Results tagged ‘ Brett Myers ’
OK, so I borrowed that little cliche from the Philadelphia Inquirer, who informed us this morning that the Phils’ sweep of the Astros marked the first time since 1970 that the team has begun a season with three home wins.
What a great way to start off a highly anticipated season of Phillies baseball!
Last Friday, though, I was feeling more apprehension than anticipation. First, it was April Fool’s Day, which just doesn’t strike me as a good day to begin the baseball season. Second, upon awakening that morning, I was greeted not with warmth and sunshine, but with the sight of snowflakes falling outside. Not just any snowflakes – giant, mutant snowflakes that began sticking to things. Third, the Phillies were facing the Astros, who are – get this! – the only NL team with a winning record against the Phils since 2004, and owners of a gaudy 16-7 record at Citizens Bank Park during that span (!). OK, so now it’s 16-10, but still…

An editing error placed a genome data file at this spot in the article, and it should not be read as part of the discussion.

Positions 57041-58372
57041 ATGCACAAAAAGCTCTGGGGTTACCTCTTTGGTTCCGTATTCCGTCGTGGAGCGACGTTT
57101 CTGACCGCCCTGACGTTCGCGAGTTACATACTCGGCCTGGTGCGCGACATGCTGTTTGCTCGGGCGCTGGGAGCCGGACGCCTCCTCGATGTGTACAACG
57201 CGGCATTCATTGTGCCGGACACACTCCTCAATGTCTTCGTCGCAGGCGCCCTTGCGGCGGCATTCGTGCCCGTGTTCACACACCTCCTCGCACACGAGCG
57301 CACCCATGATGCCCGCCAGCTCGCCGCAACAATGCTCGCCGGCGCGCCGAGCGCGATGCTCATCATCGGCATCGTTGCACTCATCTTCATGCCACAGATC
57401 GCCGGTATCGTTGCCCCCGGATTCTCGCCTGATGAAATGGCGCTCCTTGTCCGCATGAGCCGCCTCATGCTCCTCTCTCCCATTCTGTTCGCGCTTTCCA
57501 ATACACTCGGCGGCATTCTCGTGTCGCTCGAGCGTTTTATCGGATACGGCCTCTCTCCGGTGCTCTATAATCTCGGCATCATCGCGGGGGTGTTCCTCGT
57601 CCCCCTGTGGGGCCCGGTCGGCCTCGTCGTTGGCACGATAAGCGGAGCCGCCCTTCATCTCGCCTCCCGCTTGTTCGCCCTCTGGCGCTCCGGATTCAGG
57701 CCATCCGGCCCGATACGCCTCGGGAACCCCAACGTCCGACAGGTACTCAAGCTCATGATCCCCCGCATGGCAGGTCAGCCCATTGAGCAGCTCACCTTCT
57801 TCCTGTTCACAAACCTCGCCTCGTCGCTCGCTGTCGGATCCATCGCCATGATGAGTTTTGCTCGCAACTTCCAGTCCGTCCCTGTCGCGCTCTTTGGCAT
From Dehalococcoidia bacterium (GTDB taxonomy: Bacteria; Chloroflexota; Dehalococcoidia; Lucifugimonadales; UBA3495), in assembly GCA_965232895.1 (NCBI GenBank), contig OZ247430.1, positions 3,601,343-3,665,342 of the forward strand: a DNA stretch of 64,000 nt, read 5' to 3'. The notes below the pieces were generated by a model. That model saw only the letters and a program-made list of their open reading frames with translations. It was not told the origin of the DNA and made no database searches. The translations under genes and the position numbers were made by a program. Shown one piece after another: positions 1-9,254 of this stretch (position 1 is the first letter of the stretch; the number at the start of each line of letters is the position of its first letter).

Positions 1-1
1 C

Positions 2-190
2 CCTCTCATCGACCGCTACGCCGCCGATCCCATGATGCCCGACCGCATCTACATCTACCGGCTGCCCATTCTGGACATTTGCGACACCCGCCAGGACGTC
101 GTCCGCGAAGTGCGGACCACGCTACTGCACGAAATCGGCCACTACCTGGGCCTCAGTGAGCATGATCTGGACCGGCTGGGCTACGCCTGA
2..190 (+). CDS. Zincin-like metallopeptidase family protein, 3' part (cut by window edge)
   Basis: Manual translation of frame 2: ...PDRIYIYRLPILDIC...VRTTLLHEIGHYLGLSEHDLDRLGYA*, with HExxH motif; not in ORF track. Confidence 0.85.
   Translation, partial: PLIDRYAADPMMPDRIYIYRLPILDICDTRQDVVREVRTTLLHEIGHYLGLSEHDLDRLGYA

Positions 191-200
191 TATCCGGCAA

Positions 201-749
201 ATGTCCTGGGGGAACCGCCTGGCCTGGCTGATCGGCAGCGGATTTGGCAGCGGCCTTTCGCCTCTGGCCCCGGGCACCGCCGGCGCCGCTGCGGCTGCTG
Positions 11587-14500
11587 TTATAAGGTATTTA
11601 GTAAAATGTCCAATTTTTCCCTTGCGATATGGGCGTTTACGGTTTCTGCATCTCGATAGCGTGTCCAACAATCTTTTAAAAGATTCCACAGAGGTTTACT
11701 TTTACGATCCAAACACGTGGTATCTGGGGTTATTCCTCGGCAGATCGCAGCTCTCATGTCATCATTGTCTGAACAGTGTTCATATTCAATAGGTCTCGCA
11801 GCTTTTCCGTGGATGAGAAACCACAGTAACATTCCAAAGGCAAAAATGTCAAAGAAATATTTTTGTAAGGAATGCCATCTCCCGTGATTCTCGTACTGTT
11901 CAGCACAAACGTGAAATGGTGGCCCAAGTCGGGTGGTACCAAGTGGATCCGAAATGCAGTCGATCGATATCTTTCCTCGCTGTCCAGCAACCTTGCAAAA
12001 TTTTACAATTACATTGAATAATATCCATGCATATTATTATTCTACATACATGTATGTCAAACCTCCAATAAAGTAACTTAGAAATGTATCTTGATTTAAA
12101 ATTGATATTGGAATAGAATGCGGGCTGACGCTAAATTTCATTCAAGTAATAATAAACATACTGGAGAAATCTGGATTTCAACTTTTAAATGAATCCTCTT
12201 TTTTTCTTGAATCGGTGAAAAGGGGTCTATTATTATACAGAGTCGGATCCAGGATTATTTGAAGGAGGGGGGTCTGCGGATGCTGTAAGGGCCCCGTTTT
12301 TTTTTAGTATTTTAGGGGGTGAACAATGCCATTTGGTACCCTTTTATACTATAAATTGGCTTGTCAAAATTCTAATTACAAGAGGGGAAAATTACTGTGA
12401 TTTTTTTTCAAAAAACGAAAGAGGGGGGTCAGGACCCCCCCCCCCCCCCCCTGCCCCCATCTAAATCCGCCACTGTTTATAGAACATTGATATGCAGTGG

But we had Roy Halladay on the mound, while they countered with Brett Myers. This seemed like a good thing. Roy is the reigning NL Cy Young winner, and Brett Myers is, well, Brett Myers.
Halladay breezed through the first eight Astros batters, but then Brett Myers – Brett Myers! – singled for the first Astros hit of the game. Myers would get another hit in the fifth, so of the five hits Halladay surrendered, two of them were to the opposing pitcher.
As if that weren’t painful enough for me to stomach, Myers was the one who looked more ace-like, needing only 85 pitches though 7 innings, while Halladay threw 101 in 6. Still, Halladay had given up only one run.